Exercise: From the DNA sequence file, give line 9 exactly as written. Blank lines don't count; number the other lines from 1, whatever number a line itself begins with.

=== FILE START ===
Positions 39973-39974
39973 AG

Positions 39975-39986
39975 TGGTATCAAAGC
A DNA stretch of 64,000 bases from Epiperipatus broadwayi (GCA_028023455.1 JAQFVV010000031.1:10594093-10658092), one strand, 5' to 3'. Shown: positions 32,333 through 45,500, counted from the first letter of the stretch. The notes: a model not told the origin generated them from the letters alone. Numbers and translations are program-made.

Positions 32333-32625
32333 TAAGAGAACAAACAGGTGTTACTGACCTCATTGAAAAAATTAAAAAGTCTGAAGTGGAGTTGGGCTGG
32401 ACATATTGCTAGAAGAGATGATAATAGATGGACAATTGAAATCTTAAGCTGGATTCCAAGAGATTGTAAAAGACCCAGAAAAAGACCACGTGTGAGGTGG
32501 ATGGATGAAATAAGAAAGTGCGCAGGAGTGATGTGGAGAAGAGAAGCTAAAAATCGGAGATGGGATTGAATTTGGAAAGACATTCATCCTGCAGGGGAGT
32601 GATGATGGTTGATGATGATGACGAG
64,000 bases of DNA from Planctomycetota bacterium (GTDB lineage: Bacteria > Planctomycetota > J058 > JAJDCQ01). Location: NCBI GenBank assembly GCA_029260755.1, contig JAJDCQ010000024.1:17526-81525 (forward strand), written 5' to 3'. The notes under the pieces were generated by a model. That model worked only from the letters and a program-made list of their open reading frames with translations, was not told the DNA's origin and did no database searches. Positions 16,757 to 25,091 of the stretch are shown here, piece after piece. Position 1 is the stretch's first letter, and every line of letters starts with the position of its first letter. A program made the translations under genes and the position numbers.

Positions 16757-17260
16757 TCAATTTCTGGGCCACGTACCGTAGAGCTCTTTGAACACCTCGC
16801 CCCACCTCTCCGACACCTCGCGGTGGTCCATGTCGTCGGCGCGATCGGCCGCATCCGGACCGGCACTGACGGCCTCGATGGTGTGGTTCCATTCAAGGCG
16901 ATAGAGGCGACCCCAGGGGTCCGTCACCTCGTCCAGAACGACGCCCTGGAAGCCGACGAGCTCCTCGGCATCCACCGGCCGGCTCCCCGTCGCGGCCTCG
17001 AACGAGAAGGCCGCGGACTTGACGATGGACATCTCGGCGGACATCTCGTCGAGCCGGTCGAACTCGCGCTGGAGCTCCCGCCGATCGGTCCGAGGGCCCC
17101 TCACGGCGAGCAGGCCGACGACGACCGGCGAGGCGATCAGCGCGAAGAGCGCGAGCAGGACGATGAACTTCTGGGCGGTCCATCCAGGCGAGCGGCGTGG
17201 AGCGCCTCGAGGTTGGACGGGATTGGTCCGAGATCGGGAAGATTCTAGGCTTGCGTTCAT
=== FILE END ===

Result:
32501 ATGGATGAAATAAGAAAGTGCGCAGGAGTGATGTGGAGAAGAGAAGCTAAAAATCGGAGATGGGATTGAATTTGGAAAGACATTCATCCTGCAGGGGAGT